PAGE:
It’s entirely possible that before Monday you hadn’t heard of GT Advanced, a New Hampshire based materials manufacturing firm. (We hadn’t.) But now, with news that Apple is partnering with the firm to open a Sapphire Glass plant in Arizona, we take a peek at how Apple will go about making sapphire glass for use in cameras, and possibly screen for its popular iOS devices.
The process is relatively straightforward: a sapphire seed, about the size and shape of a hockey puck, is placed at the bottom of a single-use molybdenum barrel called a crucible. The crucible is then filled with a mixture of condensed corundum -a crystalline form of aluminum oxide- and a material called “crackle,” sapphire material left over from previous runs. The full crucible is then placed inside the furnace, where it sits atop the “finger,” a small liquid helium-cooled platform that prevents the sapphire seed from melting too early. The furnace is sealed, the air is evacuated, and the temperature is brought up to 2100 degrees Celsius to allow the materials to melt together. (The video says 2200, but that’s wrong. It’s 2100, for all you making-sapphire-at-home hobbyists.) The material is put through a series of cooling cycles over the next 16 or 17 days, during which time the sapphire slowly crystallizes from bottom to top. The end result is this: a 115kg cylindrical section of industrial sapphire called a “boule.”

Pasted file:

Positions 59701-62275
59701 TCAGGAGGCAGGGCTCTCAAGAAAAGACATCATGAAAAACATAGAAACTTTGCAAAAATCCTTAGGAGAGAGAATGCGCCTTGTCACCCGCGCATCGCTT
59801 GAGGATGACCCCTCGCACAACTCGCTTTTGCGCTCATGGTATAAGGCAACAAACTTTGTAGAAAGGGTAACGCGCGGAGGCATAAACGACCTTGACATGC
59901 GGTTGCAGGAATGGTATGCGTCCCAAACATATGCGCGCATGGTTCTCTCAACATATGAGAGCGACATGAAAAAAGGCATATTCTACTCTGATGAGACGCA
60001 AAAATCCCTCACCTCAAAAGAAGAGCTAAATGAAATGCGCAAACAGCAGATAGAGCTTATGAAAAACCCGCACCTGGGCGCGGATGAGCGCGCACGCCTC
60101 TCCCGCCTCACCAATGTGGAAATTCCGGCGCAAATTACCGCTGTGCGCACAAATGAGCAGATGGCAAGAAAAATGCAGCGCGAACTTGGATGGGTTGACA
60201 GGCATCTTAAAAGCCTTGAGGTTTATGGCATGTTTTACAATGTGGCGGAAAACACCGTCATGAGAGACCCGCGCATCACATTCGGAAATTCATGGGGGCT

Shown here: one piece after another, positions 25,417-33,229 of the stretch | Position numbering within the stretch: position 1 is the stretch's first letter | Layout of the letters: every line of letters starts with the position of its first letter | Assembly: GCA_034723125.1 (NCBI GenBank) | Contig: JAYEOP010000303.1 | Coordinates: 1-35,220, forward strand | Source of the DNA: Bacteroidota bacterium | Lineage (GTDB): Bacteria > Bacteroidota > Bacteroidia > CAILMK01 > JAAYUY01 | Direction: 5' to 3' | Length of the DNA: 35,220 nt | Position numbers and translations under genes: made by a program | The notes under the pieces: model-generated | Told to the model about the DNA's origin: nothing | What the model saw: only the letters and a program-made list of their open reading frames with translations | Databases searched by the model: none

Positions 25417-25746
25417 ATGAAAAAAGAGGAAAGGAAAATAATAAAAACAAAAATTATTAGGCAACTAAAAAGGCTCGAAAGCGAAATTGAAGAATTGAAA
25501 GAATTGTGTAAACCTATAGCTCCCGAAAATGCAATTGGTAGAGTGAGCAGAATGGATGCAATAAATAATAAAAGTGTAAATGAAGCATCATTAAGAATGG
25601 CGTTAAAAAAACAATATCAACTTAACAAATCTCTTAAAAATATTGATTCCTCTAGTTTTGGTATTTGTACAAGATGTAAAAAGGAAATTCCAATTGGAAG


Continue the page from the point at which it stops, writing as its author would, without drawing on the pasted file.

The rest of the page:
Pocketnow visited the GT Crystal Systems facility in Massachusetts and saw how sapphire glass is created. It’s a fascinating process, as the above video shows.
Apple currently uses sapphire glass – in a smaller form factor – to protect the camera on its iPhone, and also on the new Touch ID-enabled Home Button on the iPhone 5s. Various rumors have floated that Apple will in the future be using sapphire glass for its iOS device screens in the place of the current Gorilla Glass from Corning, a rumor that certainly won’t be going away any time soon, now that the company will be building a sapphire glass production plant in Mesa, Arizona.